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Complaints over Swedish Migration Agency surge due to permit gripes

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Complaints over Swedish Migration Agency surge due to permit gripes
Forms for residence permit applications at a Swedish Migration Agency office. Photo: Magnus Hjalmarson Neideman/SvD/TT
09:01 CET+01:00
The number of complaints about Sweden's Migration Agency (Migrationsverket) sent to the country's Parliamentary Ombudsman (JO) increased by 255 percent in the last three years, with gripes over long waiting times for residence permits one of the main culprits.

Most of the reports are over long waits for permits to be granted to family members of people who already reside in Sweden, according to newspaper Svenska Dagbladet (SvD).

Appointed by the Riksdag to ensure public authorities comply with rules and regulations, anyone in Sweden can submit a complaint to the JO if they feel they have been treated wrongly by an authority. A total of 759 reports regarding Migrationsverket were made in 2016, compared with 455 in 2015, and 214 in 2014.

According to the ombudsman, it is not uncommon for residence permit applications to take as long as two years to process.

"We have recently received five cases regarding slow processing, where the cases have been standing still for up to two years without any kind of action taken," JO spokesperson Lina Forzelius told SvD.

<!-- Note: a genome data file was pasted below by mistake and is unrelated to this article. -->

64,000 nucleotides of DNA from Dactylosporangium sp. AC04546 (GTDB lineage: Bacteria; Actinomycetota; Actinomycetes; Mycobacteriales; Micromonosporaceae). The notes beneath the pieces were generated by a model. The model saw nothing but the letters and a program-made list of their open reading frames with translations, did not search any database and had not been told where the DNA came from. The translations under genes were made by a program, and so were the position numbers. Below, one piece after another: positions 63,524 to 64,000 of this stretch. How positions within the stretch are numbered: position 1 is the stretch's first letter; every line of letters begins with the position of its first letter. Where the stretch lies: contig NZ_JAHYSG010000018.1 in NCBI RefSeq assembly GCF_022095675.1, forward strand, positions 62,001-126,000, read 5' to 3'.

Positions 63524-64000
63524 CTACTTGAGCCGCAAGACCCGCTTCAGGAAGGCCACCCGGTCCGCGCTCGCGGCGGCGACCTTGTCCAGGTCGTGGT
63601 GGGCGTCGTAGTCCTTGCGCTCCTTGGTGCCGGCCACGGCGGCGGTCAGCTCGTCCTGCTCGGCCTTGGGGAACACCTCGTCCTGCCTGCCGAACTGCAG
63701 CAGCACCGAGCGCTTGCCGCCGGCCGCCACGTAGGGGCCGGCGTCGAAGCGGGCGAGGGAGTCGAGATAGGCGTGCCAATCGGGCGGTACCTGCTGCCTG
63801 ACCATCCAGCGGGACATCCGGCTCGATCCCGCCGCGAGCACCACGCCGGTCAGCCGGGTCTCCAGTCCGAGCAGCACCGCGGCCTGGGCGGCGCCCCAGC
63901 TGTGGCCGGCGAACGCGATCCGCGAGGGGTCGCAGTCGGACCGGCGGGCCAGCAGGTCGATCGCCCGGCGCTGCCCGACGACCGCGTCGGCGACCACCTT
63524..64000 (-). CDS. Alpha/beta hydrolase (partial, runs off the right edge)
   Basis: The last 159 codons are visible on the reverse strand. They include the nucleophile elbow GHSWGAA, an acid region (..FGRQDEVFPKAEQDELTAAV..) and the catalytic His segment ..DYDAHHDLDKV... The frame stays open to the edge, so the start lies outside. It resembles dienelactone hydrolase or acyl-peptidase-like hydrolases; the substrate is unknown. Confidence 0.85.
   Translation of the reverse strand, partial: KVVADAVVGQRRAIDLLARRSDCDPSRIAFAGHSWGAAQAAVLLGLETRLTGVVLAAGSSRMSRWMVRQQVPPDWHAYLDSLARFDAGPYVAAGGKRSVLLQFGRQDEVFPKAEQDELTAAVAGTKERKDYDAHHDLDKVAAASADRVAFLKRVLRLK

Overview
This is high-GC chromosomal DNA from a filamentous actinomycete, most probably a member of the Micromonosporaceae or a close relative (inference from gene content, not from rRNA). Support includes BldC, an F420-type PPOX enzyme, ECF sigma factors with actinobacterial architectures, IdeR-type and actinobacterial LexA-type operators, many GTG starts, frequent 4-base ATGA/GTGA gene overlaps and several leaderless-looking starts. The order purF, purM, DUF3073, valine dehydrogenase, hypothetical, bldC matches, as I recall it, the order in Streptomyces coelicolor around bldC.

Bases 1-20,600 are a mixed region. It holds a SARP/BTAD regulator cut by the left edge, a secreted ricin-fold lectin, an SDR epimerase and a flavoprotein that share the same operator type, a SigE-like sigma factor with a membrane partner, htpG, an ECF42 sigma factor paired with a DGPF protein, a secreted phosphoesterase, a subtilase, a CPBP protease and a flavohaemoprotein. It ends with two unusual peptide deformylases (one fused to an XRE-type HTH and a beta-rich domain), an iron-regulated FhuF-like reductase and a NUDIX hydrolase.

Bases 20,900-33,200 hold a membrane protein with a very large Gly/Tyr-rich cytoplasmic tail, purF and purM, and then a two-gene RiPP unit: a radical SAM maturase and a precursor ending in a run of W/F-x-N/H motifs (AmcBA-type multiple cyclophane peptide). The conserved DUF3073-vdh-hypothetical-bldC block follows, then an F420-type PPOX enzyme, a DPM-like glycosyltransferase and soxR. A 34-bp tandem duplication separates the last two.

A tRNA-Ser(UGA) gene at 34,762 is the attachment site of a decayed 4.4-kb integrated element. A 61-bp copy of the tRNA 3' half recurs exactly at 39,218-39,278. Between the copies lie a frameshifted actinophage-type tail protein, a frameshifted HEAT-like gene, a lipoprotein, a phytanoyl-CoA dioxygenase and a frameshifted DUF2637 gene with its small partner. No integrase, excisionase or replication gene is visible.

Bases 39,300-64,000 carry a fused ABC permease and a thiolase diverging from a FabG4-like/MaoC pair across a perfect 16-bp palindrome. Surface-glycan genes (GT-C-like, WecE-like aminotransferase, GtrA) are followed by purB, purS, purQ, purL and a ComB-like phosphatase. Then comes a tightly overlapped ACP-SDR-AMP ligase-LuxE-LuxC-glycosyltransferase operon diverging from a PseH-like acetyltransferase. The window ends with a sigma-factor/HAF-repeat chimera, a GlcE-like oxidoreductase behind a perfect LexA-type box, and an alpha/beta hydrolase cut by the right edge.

One reason given for the delays is that Migrationsverket had to employ and train new staff to cope with the high number of people arriving in Sweden during the peak of the refugee crisis, where a record 163,000 asylum applications were submitted in 2015.

The number dropped significantly to 29,000 in 2016 however, and the Migration Agency insists that a more managable rate of processing will be achived this year.

"When it comes to asylum cases, the cases which came in during 2016 shall be dealt with during this year. The goal is that we shall be down to more normal processing times by the autumn," the Migration Agency's Veronica Lindstran Kant told the newspaper.

READ ALSO: Sweden rejects less than a quarter of asylum seekers

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